As welfare advisers we are often called to situations where donkey welfare is far from ideal, but occasionally there are times when your heart just sinks with sadness. Jenny’s story was one of those occasions. Jenny was an aged mare who had spent most of her life being sold from one person to the next.
Last Wednesday, 16 trainee RSPCA Inspectors visited The Donkey Sanctuary for a day of donkey care, behaviour, and welfare-related training. This is currently the only day that Inspectors receive during their training which is entirely dedicated to donkeys so it’s vital that we maximise this opportunity to help raise their awareness of the needs of donkeys, to inform them of our work here at the Sanctuary, and to let them know that we are always here to help.
We are Helen Cleverton and Becky Godley from Town Barton Farm which is home to 141 mules and hinnies and specialises in care and behaviour training for these highly intelligent and sensitive animals. There was a group of mules at our Sanctuary in Ireland that were moving over to our farm and we were lucky enough to visit them to learn the key points about their individual behaviour training needs. This would make the move much easier for the mules and help us to understand them and build upon the training progress they’ve already made.
When we post about our international work to improve donkey/mule welfare, there are often people who simply can’t believe how or why the animals end up in the situations that they are in. Some people express real anger towards the owners or handlers of the animals but the reality is that the lives of the people in many areas that we work are also extremely hard as a result of poverty, economic crisis and very poor living conditions.
Well, following on from our last blog we are all in and settling down to life at the new hospital. Desks have been unpacked and organised, the drug cupboard is stocked and locked, the theatre has been christened with our first surgeries (sarcoid removals and castrations), the stocks in the new examination rooms have been in use for x-rays, dentals and standing surgeries and the stables have been filled and emptied and cleaned as the donkeys have come and gone.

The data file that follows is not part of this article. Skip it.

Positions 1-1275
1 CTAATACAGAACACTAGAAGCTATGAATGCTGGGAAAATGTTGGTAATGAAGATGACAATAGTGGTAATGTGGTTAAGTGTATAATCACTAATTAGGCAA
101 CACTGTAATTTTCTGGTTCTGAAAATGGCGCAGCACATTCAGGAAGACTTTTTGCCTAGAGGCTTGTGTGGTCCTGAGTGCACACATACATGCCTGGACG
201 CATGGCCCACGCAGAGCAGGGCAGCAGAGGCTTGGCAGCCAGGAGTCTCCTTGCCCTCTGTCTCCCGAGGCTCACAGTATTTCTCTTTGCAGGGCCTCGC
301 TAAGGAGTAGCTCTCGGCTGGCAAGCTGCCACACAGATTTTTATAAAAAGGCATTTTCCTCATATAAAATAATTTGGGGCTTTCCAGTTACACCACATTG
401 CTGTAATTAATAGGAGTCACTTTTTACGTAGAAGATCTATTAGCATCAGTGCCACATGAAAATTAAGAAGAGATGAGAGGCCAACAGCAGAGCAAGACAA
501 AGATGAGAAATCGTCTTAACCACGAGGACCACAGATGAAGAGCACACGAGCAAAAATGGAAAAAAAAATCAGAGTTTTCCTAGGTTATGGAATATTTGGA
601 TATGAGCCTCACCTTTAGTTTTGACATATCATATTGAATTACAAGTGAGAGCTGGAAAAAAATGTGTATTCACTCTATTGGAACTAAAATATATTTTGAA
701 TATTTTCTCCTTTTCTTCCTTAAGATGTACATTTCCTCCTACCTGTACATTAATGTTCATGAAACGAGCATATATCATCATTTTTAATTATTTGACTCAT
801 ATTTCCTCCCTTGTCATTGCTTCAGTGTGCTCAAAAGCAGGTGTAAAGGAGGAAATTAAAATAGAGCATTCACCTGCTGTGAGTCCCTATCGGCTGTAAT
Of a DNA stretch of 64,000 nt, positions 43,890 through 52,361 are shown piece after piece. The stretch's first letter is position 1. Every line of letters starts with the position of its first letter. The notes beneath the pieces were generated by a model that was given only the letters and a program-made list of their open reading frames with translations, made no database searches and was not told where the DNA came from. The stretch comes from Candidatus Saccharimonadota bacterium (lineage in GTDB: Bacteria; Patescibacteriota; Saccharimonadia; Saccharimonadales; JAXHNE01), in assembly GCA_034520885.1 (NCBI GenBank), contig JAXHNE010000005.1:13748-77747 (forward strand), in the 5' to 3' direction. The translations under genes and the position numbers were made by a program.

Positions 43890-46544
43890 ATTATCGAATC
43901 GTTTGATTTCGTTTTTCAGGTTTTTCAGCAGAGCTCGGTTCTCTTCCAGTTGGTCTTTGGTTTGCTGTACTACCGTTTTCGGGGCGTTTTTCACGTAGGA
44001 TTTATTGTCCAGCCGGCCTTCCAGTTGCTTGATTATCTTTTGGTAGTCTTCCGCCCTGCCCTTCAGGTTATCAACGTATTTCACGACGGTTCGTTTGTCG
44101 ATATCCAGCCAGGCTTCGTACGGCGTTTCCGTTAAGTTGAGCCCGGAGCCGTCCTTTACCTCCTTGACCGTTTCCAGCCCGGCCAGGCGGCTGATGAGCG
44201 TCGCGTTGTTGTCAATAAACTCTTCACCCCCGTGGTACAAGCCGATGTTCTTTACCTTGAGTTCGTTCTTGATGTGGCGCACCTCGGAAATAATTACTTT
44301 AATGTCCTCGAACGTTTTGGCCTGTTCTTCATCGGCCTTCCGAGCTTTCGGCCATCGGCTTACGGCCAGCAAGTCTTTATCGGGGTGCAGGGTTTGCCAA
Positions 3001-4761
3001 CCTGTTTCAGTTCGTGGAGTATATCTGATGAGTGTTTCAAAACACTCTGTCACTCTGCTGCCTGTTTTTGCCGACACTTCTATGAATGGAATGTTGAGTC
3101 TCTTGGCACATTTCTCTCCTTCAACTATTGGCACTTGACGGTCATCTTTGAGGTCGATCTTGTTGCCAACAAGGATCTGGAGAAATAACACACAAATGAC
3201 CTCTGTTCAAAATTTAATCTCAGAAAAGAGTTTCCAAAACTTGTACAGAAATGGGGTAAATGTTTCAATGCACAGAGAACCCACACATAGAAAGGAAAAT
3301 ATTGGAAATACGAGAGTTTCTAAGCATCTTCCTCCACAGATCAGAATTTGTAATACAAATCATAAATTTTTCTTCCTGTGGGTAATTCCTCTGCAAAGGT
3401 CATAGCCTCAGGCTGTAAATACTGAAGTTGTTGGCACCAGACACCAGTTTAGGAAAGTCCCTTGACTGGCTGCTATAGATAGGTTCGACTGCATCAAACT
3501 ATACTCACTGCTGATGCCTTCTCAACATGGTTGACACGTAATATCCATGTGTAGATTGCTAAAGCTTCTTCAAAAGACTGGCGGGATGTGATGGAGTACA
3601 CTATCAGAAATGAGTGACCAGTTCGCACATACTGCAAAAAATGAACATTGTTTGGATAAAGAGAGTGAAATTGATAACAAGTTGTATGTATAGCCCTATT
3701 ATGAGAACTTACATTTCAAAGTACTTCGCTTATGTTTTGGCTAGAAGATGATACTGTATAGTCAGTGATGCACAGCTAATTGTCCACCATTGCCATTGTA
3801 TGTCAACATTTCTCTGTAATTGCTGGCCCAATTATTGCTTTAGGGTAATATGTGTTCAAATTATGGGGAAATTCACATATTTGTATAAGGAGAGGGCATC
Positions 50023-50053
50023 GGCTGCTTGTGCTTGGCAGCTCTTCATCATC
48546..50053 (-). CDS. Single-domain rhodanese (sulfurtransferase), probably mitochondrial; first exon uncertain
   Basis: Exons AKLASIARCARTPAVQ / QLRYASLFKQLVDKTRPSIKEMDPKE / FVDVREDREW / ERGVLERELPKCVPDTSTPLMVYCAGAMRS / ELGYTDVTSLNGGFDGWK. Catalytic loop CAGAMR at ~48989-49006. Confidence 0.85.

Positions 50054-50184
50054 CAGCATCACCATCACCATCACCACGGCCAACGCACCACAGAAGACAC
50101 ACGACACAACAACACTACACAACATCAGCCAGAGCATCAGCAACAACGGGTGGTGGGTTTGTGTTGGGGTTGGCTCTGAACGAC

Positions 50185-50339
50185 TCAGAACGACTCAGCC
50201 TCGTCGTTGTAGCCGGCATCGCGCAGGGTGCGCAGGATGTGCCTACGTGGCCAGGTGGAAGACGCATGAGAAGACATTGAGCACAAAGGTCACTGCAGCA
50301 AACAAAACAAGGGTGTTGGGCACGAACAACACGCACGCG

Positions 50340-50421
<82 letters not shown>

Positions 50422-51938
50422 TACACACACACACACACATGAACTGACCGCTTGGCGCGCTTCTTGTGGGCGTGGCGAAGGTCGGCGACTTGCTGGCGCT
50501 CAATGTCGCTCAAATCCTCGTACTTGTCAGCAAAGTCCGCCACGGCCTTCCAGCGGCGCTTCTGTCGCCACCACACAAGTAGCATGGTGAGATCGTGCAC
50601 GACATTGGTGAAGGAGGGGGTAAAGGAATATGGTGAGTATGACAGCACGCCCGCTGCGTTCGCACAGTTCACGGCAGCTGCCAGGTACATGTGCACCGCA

We often talk about the importance of a providing an environment that allows donkeys to express their natural behaviour and our visitors enjoy watching the relationships between our donkeys and their friends. Whether they are running through the fields, playing with toys or interacting with each other, we love to see donkeys doing what they do. Not only is it entertaining, providing donkeys with the opportunity to behave freely is highly beneficial to their welfare.
Spring is definitely in the air and it’s wonderful to see so many visitors walking around the Sanctuary during the Easter holidays.
How many of you have been driving around and been dazzled fields of Oild Seed Rape (OSR) turning bright yellow? If you’ve visited The Donkey Sanctuary, you certainly will have noticed a patchwork of fields across the valley as you drive up Trow Hill towards the Sanctuary.
Where, previously, only the richest members of these mountain communities could afford a mule, today the mule population has exploded as mules are bought in so that the young men of the villages can find work as muleteers. The mules of the Moroccan High Atlas are therefore very much a product of the mountain tourism industry.